This future is temporarily delayed by the transitional market for downloadable singles. 99 cent singles, and their 79 cent brethren, essentially unbundle the album experience to meet the lower price points desired by consumers in the nearly fixed-price market for albums. But as the number of musical releases continues to rise, the distance between superstars and great musicians widens and the customer service issues associated with DRM-managed files mount, downloadable singles markets will likely shift to music services. Storefronts offering downloadable singles will simultaneously turn the faucet on full flow, no matter how apocolyptic this vision may now appear to proponents of the traditional music industry.

So what role will a music label play when the marketing equation is not meant to answer the question “what music should I buy,” but rather “what song should I listen to.”

Intelligent entertainment firms could very well shift from “investors” in talent to acquirers of catalogs. Megamergers are already in place, putting any one label in a better position to be the rights owner associated with any “listen now” click button hit by the random consumer. Should your label own 1/3 of the music in the system, 1/3 of the licensing revenues are likely yours to keep.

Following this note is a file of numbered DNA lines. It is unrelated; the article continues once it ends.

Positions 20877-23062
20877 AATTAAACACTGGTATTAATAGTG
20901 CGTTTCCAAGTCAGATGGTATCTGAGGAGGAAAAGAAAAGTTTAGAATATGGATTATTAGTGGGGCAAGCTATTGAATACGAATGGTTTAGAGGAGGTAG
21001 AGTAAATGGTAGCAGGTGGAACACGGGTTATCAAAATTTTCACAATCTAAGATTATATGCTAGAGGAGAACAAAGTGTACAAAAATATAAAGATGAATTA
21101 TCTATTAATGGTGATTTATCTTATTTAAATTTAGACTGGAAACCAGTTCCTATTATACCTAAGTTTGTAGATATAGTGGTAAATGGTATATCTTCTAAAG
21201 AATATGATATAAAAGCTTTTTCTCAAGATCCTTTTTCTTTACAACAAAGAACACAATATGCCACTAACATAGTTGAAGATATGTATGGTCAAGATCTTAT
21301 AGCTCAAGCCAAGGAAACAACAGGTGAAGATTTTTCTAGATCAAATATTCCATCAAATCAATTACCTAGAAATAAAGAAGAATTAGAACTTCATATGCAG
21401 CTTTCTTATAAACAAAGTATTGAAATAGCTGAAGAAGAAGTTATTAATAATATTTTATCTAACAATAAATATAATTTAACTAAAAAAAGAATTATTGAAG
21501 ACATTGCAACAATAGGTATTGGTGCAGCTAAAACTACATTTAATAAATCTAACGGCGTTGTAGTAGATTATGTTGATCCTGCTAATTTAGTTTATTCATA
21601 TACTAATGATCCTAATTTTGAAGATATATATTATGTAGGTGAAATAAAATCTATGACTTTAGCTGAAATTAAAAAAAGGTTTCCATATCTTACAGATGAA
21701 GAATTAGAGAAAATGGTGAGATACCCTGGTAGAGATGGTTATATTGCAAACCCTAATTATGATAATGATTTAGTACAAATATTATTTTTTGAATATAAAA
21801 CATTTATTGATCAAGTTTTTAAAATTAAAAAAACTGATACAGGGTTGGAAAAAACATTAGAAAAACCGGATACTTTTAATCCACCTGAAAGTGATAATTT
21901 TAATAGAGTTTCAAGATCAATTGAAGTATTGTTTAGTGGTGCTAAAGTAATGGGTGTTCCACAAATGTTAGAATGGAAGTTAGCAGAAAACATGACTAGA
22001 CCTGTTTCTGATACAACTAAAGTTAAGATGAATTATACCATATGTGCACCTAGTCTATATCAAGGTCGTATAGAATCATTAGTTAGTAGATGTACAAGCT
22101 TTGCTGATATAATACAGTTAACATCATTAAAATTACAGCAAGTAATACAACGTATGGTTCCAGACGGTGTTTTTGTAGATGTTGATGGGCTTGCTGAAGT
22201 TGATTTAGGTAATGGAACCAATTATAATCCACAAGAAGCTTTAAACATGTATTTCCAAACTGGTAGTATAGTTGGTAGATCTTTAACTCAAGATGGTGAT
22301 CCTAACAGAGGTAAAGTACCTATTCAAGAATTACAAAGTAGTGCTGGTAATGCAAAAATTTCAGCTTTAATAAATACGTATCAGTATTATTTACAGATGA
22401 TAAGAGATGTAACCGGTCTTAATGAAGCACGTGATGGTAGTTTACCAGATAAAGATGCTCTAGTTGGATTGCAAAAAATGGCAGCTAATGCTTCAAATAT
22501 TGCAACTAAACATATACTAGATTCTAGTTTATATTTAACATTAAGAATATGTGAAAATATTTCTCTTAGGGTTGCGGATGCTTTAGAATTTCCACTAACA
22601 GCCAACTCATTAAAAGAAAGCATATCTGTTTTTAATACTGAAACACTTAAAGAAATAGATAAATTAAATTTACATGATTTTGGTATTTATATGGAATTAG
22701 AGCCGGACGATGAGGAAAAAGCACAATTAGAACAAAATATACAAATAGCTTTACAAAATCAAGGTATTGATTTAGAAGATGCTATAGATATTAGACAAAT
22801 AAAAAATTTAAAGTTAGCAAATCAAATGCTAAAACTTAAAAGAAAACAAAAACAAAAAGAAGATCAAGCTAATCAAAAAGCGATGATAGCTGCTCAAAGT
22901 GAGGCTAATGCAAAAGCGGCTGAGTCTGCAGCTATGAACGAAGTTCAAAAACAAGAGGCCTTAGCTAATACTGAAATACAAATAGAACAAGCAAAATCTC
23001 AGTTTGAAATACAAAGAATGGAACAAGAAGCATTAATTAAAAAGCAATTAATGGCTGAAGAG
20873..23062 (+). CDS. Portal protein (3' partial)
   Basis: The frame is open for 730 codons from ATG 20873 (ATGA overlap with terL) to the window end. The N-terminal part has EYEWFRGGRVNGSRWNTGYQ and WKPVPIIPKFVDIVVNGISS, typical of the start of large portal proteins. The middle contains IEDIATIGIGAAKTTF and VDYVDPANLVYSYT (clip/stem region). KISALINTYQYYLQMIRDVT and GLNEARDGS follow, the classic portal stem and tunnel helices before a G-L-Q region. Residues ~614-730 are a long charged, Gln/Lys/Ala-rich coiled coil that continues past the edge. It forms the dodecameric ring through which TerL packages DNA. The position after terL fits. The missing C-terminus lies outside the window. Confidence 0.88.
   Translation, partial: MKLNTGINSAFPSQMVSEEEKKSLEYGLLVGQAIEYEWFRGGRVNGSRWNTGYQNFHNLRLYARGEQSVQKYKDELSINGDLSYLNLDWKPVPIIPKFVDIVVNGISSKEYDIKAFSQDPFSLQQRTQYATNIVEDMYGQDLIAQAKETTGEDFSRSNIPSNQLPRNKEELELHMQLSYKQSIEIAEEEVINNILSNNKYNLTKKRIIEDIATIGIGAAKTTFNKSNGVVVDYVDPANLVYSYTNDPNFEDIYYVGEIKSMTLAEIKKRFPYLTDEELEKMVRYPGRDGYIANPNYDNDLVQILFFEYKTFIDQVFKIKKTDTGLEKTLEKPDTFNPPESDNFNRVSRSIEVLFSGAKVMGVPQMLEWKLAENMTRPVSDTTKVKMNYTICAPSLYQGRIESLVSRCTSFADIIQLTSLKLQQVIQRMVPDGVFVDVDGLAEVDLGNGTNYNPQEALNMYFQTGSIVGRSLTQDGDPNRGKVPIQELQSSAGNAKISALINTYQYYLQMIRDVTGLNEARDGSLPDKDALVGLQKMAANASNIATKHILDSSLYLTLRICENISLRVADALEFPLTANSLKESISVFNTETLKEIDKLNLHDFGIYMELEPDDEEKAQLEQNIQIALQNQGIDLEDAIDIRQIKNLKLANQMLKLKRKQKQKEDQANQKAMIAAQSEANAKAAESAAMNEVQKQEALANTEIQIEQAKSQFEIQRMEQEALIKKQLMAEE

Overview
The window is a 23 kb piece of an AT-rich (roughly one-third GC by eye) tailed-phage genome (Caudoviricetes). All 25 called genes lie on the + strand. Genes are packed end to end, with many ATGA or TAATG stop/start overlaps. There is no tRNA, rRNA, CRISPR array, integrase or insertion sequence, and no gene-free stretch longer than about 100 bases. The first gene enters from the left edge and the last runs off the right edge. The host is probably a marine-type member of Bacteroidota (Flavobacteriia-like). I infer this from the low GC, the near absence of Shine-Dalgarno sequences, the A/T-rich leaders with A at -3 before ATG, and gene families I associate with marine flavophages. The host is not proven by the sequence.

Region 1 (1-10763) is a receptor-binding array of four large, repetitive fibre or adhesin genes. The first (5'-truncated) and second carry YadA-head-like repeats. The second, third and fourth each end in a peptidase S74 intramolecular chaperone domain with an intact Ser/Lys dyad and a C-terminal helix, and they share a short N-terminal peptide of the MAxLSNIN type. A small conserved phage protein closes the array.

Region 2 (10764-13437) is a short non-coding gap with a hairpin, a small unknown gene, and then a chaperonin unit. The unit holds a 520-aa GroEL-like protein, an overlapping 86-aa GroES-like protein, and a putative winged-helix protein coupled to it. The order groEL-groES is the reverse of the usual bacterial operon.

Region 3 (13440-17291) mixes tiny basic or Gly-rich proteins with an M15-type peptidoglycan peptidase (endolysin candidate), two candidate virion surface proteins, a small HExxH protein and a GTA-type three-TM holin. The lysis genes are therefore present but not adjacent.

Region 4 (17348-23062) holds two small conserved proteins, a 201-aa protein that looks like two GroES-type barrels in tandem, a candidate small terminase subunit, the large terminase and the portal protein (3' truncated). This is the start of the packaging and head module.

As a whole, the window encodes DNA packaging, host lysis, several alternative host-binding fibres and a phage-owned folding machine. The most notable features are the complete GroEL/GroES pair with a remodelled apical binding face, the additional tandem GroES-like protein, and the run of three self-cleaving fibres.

Music marketing departments shift their role to the much more agreeable task of artist awareness. With the openly flowing experience of bundled music services having removed the fear of post-purchase depression from consumers, buying radio play or handing out promotional singles will be a silly exercise for marketing departments. The goal is to get good music into the marketplace and let it flow.